Wednesday, March 29, 2017

Bad Days

The 2017 data is out that breaks down each U.S. county by a number of health statistics, so let's play with a little data today and look at one of my favorite categories -- the number of bad mental health days reported per month.

U.S. Bad Mental Health Days

  1. Apache County, Arizona
  2. Menominee County, Wisconsin
  3. East Carroll Parish, Louisiana
  4. McDowell County, West Virginia
  5. Logan County, West Virginia
Georgia Bad Mental Health Days
  1. Clay County
  2. Clarke County (my county, woot!)
  3. Calhoun County
  4. Ben Hill County
  5. Jenkins County
So why is Clarke County so high, at least in Georgia, when it comes to bad mental health days? Two hypotheses come to mind. The first is to blame all those University of Georgia students and their struggles. The second is the lousy demographics of Athens-Clarke, especially poverty numbers. Let's do a quick-and-dirty analysis. Auburn University in Auburn, Alabama, which has a big university in a relatively small town, is nowhere near the top of the list for that state in terms of bad mental health days. It's down in the 50s in terms of rank (Lee County, to be specific). Gainesville, Florida (Alachua County, home of University of Florida) is also nowhere near the top of Florida. So southern college towns don't seem to be all that high by comparison, so then it may be Clarke County's other challenges, mainly poverty rate or other demographics. This seems a more reasonable argument. Without boring you with more analysis, this seems to hold up, at least at first look, at an explanation.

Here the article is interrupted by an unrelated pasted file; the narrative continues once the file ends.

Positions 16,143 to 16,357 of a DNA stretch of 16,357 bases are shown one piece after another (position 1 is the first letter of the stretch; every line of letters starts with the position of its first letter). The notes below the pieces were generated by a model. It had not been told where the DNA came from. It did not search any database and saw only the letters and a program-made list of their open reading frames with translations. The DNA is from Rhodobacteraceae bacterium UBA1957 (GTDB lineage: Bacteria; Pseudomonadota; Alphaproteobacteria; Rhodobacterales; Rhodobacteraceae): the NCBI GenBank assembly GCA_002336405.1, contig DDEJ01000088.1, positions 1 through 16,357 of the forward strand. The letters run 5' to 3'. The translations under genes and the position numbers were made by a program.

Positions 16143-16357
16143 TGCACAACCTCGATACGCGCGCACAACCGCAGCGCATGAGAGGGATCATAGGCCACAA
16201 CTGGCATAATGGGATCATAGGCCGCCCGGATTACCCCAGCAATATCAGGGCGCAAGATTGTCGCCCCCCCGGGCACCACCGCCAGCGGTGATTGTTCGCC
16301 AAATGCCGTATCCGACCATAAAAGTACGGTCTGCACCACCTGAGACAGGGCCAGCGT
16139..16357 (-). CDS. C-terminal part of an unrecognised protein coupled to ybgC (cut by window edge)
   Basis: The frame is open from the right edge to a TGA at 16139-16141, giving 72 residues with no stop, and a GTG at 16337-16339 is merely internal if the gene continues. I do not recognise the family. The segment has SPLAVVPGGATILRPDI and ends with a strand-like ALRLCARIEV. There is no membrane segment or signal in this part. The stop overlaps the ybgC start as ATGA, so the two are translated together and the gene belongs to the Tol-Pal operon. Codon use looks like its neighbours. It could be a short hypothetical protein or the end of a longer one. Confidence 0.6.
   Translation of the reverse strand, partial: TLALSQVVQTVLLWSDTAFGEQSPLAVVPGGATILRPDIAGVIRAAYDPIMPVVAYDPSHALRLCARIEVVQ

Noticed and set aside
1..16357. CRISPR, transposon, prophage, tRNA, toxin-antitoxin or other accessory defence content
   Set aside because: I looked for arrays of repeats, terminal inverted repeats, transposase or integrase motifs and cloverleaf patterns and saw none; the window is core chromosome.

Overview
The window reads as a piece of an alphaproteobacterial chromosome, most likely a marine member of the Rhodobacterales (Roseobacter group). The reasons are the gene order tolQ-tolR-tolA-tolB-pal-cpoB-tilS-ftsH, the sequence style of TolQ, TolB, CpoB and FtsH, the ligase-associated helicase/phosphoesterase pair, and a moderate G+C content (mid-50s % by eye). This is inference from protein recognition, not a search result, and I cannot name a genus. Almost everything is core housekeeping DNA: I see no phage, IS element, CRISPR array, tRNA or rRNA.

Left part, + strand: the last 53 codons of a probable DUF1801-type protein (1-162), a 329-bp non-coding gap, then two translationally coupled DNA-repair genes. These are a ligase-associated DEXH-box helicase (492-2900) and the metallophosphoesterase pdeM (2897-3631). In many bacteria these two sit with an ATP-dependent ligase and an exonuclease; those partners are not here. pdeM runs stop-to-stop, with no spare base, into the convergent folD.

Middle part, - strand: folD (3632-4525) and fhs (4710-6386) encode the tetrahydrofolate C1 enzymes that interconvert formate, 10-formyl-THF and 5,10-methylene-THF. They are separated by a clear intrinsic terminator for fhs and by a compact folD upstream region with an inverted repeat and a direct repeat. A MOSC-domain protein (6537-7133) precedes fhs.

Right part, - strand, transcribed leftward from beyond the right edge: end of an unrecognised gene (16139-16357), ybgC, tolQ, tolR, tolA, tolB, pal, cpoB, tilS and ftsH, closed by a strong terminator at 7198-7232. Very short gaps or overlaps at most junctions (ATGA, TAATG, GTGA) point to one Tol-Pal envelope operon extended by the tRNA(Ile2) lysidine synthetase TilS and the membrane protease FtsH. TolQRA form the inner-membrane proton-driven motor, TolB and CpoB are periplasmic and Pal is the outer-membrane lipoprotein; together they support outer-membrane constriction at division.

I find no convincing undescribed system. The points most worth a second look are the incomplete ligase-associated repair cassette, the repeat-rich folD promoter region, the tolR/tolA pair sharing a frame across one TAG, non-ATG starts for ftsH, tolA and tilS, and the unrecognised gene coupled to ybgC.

Next time, I'll look at income inequality. As a spoiler, yes, Athens-Clarke is a leader in this. A national leader. As in 13th in the nation (another Georgia county is even higher). It's a weird mix of places that make the top of the list for very different reasons, some college towns, some major cities like NYC.

No comments: